Friday, June 30, 2006

I ♥ American Art

Just in time for America’s 230th birthday (as well as its own 75th), the Whitney throws a summer-long birthday party in the form of a museum-wide installation of work from their permanent collection (in an exhibition titled "Full House"). When my good friend, the painter Gary Petersen, invited me along to the opening Wednesday, despite a very long day, I knew I'd be sorry if I didn't accept and go. I was so happy I did. The show is a total delight, with more than a few surprises, and a generous opportunity to revisit some favorites, connect some dots, and come to some satisfying conclusions about American Art in general, as well as what it reflects about America itself.

In the Times today,
Holland Cotter offers a thorough and thoughtful review of the exhibition, and notes

The work is mostly arranged by loose theme rather than date, an approach I like. It enlivens objects by setting them in unexpected, often energizing company. And it points up the basic arbitrariness of orthodox art history and critical opinion. An unfamiliar little piece off to the side is revealed to be every bit as interesting as a celebrated big piece in the center of the room.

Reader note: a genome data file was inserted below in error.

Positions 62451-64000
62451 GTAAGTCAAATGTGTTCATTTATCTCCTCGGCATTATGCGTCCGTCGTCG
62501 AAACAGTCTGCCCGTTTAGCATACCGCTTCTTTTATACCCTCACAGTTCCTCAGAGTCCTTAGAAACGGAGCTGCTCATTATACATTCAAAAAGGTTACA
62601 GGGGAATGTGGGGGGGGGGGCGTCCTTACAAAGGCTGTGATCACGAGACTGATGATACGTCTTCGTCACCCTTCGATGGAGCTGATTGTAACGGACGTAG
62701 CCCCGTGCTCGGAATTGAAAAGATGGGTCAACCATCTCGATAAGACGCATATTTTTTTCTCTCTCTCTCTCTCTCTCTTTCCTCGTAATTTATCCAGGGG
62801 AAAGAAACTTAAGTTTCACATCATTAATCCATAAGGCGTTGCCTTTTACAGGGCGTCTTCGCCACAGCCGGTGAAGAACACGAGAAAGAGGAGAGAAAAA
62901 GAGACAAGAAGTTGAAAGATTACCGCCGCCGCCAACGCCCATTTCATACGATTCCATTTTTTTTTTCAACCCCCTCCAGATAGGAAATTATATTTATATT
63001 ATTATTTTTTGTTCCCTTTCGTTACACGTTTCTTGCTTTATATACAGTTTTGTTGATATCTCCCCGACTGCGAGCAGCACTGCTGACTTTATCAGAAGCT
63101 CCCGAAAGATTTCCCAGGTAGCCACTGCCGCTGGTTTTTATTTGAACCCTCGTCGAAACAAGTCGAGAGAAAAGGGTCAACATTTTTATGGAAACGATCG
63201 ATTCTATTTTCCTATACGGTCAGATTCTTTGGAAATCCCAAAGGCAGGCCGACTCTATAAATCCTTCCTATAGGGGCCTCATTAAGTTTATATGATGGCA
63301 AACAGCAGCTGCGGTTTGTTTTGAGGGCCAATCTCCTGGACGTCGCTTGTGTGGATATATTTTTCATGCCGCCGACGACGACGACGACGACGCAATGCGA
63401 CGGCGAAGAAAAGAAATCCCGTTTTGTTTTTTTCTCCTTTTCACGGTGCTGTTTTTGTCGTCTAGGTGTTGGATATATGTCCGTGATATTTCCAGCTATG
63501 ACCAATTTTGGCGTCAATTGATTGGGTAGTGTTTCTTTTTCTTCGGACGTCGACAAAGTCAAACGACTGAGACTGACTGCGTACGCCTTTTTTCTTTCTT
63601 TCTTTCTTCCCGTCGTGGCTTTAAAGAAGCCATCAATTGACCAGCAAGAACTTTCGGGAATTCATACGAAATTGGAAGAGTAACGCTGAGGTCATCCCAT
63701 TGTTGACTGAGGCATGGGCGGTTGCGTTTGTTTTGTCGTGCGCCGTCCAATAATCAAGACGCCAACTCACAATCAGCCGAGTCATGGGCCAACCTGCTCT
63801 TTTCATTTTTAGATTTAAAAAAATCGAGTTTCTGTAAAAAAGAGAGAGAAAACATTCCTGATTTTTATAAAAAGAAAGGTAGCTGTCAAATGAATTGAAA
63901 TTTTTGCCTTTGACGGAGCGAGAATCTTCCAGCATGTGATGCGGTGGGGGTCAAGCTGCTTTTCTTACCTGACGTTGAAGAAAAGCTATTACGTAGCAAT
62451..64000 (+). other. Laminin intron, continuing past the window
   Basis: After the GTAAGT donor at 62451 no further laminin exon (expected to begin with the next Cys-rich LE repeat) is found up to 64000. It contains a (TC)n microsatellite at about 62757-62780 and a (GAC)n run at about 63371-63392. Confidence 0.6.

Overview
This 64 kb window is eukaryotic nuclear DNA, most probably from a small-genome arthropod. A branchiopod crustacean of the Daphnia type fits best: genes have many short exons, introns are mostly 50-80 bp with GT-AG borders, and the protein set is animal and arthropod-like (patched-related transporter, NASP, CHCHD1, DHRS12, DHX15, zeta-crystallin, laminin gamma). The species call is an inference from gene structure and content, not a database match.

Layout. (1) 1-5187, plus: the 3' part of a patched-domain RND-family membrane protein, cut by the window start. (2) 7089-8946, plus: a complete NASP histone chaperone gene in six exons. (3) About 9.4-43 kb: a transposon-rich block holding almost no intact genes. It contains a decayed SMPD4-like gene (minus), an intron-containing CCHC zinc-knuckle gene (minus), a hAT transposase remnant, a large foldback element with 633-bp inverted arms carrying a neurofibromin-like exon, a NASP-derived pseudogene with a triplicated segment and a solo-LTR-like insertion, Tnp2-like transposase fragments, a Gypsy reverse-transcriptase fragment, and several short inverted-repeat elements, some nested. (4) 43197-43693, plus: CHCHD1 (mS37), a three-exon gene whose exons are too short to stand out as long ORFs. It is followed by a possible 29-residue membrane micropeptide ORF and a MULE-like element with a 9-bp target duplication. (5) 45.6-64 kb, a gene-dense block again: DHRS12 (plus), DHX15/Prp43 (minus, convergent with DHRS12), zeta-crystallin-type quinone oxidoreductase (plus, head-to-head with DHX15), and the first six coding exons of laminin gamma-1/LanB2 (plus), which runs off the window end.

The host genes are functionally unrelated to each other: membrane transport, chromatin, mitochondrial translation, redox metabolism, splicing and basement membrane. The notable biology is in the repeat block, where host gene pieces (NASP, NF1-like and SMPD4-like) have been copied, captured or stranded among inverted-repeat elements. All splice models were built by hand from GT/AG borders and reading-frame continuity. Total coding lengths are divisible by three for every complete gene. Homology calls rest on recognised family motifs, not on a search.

The important thing the show does, though, is deliver the story — a story — of American culture through art. It is a culture of staggering contradictions: idealism and amnesia, censure and unruled pleasure. It is diverse and narrow-souled, with a devotion to the idea of power so ingrained as to make discord inevitable and chronic. If "Full House" is about one thing, it is about discord. It is about how harmonious America never was.
Gary and I had left ourselves only a short period to see the whole show, so we unfortunately had to rush through it a bit, but each time we emerged on a floor I felt a rush, like the proverbial kid stepping into a candy shop. There, right outside the elevator, on the fifth floor hung my sentimental favorite American painting of all time:

Edward Hopper, Early Sunday Morning, 1930, Oil on canvas, 35" x 60", Whitney Museum of American Art, New York